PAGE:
My Kitchen Wars, by Betty Fussell
I think I’d like Betty. I think we should be friends. She writes a memoir through the lens of a lifetime’s cooking--and eating. “Food, far more than sex, is the great leveler. Just as every king, prophet, warrior, and saint has a mother, so every Napoleon, every Einstein, every Jesus has to eat”.
Betty Fussell’s story is that of women in the twentieth century. The wars in the kitchen are the wars of the sexes, wars of the self. The youthful freedom of college finds Betty sampling the forbidden caffeine of coffee and Coca-Cola, and enjoying a wartime campus largely free of men. “We girls had been running the campus, occupying the posts of leadership, staging the shows, editing the newspaper, practically managing the football team”. But come the end of the war, “Overnight we were busted, not from officer to private, but to comfort woman.” When Fussell and other professors’ wives discover Julia Child, their dishes reach ever more complicated competitive heights. The exploration also had another sensory dimension—sexual antics by a group of people in their thirties now “desperate to play”. For the reader, it’s such fun to hear about the promiscuous habits of Kingsley Amis, but Fussell never lets us forget the desperation behind the abandon.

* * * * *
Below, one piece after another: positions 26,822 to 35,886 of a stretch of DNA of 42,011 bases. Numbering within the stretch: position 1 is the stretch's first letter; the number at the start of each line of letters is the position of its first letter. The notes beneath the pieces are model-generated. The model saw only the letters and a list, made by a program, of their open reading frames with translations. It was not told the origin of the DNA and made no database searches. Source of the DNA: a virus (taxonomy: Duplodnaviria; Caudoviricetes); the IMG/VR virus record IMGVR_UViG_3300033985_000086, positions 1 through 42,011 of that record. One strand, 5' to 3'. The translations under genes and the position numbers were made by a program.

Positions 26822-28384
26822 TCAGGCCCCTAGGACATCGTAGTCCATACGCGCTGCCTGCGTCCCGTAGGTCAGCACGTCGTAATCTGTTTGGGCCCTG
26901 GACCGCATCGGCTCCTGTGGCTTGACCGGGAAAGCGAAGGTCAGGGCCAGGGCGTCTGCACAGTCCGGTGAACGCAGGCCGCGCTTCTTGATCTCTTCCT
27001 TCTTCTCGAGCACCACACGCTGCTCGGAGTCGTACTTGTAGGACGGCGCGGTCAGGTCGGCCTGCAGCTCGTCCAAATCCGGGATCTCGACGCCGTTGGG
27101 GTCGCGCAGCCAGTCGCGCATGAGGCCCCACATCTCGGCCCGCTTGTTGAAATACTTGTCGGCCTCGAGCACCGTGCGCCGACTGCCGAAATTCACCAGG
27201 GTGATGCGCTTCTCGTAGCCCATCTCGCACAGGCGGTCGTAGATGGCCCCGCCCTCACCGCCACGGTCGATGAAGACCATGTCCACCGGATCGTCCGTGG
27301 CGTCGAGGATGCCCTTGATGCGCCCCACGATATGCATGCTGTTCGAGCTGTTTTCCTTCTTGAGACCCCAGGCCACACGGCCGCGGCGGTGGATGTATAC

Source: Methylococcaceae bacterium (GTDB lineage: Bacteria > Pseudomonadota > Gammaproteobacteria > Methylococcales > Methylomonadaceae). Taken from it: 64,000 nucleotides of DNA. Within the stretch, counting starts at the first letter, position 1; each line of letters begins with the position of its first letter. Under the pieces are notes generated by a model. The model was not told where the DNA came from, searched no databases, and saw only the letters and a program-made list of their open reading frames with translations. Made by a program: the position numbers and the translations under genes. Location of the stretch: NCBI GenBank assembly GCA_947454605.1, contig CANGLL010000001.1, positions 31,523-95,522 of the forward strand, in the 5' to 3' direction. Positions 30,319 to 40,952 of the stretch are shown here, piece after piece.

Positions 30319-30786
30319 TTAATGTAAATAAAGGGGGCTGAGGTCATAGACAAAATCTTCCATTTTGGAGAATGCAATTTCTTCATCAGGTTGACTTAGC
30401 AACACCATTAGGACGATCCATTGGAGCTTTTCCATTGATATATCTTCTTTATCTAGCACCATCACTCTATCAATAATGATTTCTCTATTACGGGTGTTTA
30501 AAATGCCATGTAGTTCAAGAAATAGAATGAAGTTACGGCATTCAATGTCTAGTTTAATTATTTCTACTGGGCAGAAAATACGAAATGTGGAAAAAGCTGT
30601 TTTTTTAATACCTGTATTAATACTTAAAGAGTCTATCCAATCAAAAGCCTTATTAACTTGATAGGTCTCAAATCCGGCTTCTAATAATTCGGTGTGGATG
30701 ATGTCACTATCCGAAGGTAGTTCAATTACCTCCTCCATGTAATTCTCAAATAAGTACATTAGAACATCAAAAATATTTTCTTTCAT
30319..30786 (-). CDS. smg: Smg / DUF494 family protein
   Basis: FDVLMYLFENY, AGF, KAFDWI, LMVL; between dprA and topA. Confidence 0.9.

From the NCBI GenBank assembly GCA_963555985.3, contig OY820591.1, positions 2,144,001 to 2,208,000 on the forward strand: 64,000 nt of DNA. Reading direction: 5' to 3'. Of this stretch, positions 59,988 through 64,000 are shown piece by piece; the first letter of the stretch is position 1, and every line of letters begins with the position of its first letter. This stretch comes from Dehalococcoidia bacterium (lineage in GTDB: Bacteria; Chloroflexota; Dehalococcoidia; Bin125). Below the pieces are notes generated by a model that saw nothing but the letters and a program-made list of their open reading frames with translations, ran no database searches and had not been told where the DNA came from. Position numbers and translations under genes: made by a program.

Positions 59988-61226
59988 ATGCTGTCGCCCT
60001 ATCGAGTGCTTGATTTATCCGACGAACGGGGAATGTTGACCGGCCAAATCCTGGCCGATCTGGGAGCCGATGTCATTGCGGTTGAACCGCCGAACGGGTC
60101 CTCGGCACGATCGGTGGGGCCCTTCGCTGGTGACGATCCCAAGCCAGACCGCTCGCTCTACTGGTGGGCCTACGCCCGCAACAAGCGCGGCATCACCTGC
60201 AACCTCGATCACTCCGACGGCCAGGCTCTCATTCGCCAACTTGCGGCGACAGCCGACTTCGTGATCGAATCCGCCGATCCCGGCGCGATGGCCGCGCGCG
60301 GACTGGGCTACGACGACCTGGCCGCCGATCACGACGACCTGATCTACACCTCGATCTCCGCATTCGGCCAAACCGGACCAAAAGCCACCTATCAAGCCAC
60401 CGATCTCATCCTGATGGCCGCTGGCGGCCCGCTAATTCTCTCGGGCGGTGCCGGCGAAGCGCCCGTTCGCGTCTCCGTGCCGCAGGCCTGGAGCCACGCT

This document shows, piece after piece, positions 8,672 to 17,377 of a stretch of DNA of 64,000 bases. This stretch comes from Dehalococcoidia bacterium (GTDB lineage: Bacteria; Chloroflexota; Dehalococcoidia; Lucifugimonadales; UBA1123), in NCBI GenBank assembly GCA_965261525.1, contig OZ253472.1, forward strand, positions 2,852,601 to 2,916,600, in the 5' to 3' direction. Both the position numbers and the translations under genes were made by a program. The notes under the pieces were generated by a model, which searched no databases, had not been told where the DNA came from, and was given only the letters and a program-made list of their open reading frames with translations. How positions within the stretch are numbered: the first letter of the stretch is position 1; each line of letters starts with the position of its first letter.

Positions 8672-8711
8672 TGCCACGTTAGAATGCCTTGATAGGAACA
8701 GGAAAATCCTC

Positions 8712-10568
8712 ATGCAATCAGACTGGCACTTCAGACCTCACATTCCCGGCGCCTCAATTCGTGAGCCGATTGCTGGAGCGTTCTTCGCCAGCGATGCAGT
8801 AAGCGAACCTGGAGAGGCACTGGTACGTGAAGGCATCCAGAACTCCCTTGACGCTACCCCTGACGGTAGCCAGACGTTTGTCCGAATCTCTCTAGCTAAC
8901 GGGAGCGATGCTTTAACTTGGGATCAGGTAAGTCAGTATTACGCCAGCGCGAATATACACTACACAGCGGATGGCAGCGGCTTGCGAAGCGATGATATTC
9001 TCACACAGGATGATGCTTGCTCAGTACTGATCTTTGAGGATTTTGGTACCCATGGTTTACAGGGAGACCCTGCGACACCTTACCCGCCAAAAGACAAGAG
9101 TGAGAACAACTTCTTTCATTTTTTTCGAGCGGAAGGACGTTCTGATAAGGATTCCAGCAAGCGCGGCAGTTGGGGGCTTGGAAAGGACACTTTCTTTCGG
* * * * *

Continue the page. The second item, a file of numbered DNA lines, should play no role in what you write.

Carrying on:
In the end, the story of cookery is a story of growth, and of Fussell’s final achievement of professional worth and status. Even when she returns to graduate school full-time “I knew that my full-time job was taking care of Paul, and anything else was moonlighting.” The Cuisinart decades of the seventies and eighties finally let Betty feel the resentment as her husband “reaped the merit badges for his prize-winning book, and I faded like an old Polaroid”. Her professional life eventually takes a different direction than his when she begins writing articles about food—and along the way, forges a new life for herself, much to the confusion of her husband. “He couldn’t understand that if I didn’t break the routine, the routine would break me”.
As a reader, food is a satisfying and visceral lens through which to absorb the stories—and lessons—of Fussell’s life.